THE OWNERS of a property which was denied planning permission for two summer houses have filed an appeal to overturn the decision.

Mr and Mrs Roose, of Penhallow, Four Winds, near Blisland, applied to Cornwall Council’s planning department in 2023 to change the use of some of their agricultural land to residential, with the aim of constructing two summerhouses within the extended grounds of their property.

They sought to build the two summerhouses on the northern side of their land, behind their 1990’s-built property, as they argued that the only usable amenity on the southern side was directly facing the A30 and therefore disrupted by the sound of traffic.

At the time of refusing the planning application, Cornwall Council told the applicants: “The proposals for the retention of the existing encroachment of garden land construction of two summerhouses will result in an adverse impact on the landscape character and natural beauty of the Area of Outstanding Natural Beauty by eroding its intrinsic undeveloped and rural landscape character through the domestication of the land.”

The response of the case officer was criticised in the applicant’s response, stating: “In terms of the ‘exasperating’ impact raised by the Case Officer, due to the lack of boundary treatment they highlight, this can easily be provided and would be the type of detail typically covered by a soft/hard landscaping scheme condition (a point already referred to in this statement).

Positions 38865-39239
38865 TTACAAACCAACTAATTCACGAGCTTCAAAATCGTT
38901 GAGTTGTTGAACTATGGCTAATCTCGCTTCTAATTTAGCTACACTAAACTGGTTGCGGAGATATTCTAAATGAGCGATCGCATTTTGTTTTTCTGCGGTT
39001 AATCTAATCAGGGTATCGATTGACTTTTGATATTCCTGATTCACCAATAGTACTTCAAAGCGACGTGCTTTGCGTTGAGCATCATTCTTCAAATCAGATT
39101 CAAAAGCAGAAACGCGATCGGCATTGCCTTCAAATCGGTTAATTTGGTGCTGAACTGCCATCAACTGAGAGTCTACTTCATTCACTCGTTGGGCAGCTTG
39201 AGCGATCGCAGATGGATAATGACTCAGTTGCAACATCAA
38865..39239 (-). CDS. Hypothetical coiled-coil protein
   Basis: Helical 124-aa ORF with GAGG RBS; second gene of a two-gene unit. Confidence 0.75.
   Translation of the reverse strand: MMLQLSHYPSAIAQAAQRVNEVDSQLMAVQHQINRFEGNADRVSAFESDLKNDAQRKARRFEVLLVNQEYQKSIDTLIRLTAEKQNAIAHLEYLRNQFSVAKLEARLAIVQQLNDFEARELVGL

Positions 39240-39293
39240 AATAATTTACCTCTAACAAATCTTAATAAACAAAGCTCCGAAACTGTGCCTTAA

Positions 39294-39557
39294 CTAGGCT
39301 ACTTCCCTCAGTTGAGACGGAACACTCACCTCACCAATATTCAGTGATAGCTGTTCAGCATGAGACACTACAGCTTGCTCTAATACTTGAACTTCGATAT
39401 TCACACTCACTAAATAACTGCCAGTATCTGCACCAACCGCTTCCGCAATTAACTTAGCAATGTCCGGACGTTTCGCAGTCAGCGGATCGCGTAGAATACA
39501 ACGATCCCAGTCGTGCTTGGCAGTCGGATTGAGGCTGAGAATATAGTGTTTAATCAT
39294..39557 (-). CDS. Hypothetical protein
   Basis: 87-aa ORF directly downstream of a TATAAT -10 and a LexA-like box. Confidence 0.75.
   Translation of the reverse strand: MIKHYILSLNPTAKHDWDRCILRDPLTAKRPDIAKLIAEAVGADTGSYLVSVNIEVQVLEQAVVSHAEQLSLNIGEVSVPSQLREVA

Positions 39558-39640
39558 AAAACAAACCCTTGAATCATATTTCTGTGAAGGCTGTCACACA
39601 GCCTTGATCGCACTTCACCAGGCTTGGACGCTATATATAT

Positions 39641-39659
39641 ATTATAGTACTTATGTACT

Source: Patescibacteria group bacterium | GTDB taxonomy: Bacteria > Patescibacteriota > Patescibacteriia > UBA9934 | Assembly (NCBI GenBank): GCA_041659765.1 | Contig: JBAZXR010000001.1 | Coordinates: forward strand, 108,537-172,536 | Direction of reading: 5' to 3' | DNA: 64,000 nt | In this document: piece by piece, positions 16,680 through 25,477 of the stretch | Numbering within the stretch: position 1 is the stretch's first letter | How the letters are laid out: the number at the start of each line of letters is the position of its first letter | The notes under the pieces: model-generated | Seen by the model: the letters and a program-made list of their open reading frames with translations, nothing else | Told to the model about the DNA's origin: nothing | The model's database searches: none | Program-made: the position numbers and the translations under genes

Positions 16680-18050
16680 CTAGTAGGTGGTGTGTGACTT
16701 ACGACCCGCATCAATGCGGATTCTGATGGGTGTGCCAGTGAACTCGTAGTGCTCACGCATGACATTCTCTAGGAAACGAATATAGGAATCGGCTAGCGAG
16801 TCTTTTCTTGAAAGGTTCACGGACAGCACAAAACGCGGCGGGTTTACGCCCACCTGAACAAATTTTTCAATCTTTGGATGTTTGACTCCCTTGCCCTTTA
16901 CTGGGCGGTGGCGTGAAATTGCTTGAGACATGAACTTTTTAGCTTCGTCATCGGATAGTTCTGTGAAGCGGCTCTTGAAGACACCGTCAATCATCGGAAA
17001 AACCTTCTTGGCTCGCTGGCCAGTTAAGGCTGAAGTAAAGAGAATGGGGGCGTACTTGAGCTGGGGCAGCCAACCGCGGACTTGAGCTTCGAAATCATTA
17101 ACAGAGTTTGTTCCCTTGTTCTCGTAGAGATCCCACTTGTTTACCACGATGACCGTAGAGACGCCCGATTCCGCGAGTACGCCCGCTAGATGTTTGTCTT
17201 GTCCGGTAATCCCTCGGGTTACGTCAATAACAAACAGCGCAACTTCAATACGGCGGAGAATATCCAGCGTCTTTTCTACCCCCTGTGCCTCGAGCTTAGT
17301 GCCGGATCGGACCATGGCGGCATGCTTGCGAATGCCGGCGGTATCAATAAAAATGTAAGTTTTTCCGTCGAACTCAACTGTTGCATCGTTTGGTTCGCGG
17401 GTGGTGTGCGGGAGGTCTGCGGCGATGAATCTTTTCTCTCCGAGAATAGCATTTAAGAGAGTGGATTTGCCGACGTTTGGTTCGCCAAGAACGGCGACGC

“The Appellant is not entirely sure whether the Planning Officer is ‘exasperated’ by the scheme before them (dictionary meaning irritated, frustrate or annoy), perhaps they were having a bad day in the Office or maybe they were meant to suggest the scheme ‘exacerbates’ a perceived negative impact?”

As well as inviting the inspector to view the property, the applicants detailed the reasons why they appeal the refusal was incorrect. They said: “The Appellant appreciates that the site is just within the boundary of the Cornwall AONB. However, given the appeal site is dominated by the A30 dual carriageway the context of the site has significantly changed since the AONB designation in the late 1950s and the construction of the new road in 2017.

“The proposed garden extension and two summer house structures are well screened from public viewpoints and users of the adjacent A30 speed along near the site at close to 70 mph to the point the property at Penhallow is barely distinguishable as one concentrates on the road whilst travelling.

“The social benefits of enabling the family to have a usable external amenity space far outweighs any environmental harm arising from these proposals.

“The appeal proposal would not generate any overriding harm to the Cornwall AONB designation and with respect the Inspector is requested to allow this appeal.”